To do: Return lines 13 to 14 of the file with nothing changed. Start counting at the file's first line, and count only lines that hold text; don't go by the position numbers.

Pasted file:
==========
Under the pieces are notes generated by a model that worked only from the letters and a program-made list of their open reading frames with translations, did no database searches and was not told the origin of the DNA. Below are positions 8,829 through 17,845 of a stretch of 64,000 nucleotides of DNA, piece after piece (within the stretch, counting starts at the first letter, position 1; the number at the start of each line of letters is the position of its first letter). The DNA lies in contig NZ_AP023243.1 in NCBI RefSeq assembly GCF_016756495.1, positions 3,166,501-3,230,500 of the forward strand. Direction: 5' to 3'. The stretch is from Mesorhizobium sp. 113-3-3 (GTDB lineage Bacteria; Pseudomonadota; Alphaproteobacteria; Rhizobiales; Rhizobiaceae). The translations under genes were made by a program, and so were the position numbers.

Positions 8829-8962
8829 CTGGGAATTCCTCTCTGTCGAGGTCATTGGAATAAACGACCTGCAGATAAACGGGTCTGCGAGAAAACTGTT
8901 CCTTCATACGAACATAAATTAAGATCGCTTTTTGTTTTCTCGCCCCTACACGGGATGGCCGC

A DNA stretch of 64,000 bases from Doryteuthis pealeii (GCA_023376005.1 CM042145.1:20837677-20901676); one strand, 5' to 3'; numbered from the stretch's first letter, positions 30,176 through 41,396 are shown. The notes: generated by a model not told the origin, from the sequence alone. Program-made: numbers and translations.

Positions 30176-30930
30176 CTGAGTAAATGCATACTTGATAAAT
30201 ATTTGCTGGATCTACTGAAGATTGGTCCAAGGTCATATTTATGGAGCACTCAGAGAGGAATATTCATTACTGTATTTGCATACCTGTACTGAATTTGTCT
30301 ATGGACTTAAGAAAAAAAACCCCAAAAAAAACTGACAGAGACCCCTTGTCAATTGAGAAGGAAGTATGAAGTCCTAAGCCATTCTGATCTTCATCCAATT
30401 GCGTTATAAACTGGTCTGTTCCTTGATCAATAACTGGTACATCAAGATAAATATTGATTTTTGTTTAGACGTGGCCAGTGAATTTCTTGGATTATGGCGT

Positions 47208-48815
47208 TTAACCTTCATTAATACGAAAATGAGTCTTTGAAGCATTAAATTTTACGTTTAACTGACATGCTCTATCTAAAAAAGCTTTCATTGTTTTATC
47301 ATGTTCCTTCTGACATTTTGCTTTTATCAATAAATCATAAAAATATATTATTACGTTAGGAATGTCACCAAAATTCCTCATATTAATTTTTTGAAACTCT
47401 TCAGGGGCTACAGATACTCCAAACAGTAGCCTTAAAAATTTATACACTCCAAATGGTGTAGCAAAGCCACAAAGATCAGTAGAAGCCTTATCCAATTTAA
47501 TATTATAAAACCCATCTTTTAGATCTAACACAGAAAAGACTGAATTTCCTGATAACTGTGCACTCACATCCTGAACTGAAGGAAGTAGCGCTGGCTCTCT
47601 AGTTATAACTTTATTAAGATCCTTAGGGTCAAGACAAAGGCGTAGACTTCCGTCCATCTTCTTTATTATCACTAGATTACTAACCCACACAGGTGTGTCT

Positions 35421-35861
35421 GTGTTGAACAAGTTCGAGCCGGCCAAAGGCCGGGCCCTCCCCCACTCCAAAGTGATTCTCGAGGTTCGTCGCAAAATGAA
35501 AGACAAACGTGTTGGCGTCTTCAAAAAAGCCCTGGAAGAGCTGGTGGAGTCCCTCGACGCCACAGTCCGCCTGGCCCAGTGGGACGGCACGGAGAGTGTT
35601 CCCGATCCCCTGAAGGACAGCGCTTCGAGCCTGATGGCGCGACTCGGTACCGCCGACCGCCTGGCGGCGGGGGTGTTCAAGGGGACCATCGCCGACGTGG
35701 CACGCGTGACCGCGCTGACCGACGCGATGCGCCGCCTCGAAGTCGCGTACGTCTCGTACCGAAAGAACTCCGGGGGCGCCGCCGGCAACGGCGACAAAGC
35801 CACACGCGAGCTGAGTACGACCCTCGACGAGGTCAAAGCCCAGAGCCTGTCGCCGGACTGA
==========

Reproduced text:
47301 ATGTTCCTTCTGACATTTTGCTTTTATCAATAAATCATAAAAATATATTATTACGTTAGGAATGTCACCAAAATTCCTCATATTAATTTTTTGAAACTCT
47401 TCAGGGGCTACAGATACTCCAAACAGTAGCCTTAAAAATTTATACACTCCAAATGGTGTAGCAAAGCCACAAAGATCAGTAGAAGCCTTATCCAATTTAA